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PM invokes Mahatma Gandhi, Vivekananda at PGI convocation

Narendra-Modi 1

Chandigarh:  Prime Minister Narendra Modi today invoked Mahatma Gandhi and Swami Vivekananda to state that doctors have a huge responsibility in serving humanity, especially the poor, even as he emphasised the need for holistic and preventive healthcare.

Citing Mahatma Gandhi’s ‘Talisman’ exhorting all to act in the best interests of the “poorest and the weakest”, he said, “Today, I too will request the same thing from you at this convocation function. You are going to move ahead with big responsibility, you are connected with a field where you just don’t decide about yourself but others too.

“When you are in a state of confusion and unsure about a particular situation, when you think whether to do this or that, for a moment, just think about that poor man who may have played a role in your life, thought about you, remember him, the decision you are going to take will be decided automatically.”

Addressing the 34th Convocation of the Post-Graduate Institute of Medical Education and Research (PGIMER), the Prime Minister said that “if this remains the process of how we take our decisions (by keeping the interest of poor/common people at the top), then India will never face any difficulty”.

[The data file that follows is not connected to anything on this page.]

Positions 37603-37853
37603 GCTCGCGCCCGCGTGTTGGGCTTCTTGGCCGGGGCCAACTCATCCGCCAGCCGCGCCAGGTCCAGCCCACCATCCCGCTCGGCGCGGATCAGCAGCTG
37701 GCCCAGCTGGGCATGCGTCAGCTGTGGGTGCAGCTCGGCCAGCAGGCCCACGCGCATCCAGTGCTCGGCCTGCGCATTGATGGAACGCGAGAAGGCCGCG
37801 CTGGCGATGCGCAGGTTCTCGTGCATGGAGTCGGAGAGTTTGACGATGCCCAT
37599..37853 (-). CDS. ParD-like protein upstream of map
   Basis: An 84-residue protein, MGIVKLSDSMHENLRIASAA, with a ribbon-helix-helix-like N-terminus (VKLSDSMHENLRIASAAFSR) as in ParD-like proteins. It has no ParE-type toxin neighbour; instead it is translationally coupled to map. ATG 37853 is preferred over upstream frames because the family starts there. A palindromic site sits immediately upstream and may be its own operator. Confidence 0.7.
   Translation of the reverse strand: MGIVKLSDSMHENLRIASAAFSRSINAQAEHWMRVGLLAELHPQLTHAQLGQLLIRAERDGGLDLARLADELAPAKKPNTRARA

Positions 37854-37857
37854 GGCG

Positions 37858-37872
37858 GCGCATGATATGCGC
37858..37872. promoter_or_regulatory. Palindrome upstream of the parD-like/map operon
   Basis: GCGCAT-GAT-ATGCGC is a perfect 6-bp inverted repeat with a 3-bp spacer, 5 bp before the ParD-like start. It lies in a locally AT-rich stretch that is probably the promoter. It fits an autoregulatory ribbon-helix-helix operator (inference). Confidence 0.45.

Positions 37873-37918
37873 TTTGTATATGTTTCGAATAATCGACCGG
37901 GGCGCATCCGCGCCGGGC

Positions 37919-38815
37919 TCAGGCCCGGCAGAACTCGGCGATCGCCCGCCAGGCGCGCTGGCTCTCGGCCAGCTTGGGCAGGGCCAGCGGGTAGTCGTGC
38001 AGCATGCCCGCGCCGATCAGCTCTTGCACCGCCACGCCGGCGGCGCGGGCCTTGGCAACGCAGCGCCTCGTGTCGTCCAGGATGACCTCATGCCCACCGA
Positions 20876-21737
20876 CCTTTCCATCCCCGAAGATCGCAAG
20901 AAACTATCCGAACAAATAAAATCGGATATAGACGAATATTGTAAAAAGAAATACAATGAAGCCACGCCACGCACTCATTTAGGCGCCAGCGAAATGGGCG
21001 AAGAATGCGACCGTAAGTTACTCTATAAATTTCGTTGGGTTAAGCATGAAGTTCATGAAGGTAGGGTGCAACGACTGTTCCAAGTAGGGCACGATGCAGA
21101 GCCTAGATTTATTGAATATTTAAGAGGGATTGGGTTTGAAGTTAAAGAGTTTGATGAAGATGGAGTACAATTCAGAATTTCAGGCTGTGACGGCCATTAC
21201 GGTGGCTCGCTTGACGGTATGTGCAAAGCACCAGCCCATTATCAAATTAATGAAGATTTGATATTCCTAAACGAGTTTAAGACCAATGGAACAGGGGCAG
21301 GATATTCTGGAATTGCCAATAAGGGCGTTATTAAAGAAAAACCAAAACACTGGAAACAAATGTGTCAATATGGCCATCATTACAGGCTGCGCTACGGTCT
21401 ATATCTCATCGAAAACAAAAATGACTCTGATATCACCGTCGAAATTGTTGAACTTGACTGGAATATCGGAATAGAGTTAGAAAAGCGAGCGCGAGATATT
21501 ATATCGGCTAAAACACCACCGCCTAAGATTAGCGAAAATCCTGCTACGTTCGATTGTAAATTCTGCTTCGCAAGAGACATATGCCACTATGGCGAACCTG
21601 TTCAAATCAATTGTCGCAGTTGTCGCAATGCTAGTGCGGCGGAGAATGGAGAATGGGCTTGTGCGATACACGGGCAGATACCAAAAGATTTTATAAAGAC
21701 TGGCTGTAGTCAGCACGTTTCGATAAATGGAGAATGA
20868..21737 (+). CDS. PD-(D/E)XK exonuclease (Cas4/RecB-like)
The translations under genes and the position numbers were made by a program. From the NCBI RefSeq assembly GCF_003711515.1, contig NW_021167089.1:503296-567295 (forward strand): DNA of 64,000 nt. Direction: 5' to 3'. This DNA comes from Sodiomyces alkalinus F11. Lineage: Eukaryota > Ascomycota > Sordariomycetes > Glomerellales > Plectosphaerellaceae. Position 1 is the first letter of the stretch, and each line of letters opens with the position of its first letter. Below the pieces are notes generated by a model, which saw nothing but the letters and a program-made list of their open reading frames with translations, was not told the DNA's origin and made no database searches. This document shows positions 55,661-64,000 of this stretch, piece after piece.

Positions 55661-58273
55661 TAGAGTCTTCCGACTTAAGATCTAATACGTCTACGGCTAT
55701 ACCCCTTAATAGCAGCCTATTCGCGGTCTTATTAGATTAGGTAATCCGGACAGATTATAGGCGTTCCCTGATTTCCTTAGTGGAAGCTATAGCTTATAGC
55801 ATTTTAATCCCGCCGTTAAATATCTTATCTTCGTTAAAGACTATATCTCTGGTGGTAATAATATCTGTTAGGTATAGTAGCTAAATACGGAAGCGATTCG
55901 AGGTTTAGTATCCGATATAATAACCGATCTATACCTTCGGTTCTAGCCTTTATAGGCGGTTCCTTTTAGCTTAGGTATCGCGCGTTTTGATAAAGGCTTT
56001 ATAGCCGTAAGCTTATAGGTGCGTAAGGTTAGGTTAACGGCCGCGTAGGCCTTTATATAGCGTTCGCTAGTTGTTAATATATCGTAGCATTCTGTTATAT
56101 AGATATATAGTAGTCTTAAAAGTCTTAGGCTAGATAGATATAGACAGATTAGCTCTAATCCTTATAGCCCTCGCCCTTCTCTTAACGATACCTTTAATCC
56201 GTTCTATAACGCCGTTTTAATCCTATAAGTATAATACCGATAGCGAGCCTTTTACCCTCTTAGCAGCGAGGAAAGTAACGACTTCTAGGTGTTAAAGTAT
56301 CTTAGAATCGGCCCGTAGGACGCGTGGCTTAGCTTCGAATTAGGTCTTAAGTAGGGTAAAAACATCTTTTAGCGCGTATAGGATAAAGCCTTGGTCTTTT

Modi, who was the chief guest at the event that was also attended by Punjab and Haryana Governor Kaptan Singh Solanki, Union Health Minister JP Nadda and Chandigarh BJP MP Kirron Kher, among others, awarded gold medals to nine students for outstanding research and academic excellence.

Modi began his speech by referring to the anniversary of the 9/11 terror attacks in the US, saying, “Today is September 11, but when we say it this way, one will not recall what had happened on this day. However, when we say 9/11, we immediately remember.

“How has this day gone down in history. On this day, an attempt to destroy humanity was made, thousands of people were killed. Today also is 9/11, when young doctors are stepping out from this institute to take upon the task of saving the lives of others. Killing is very easy, but one has to dedicate an entire life for preserving life,” he said.

“Therefore, in your (doctors’) lives, too, 9/11 holds special importance,” he said.

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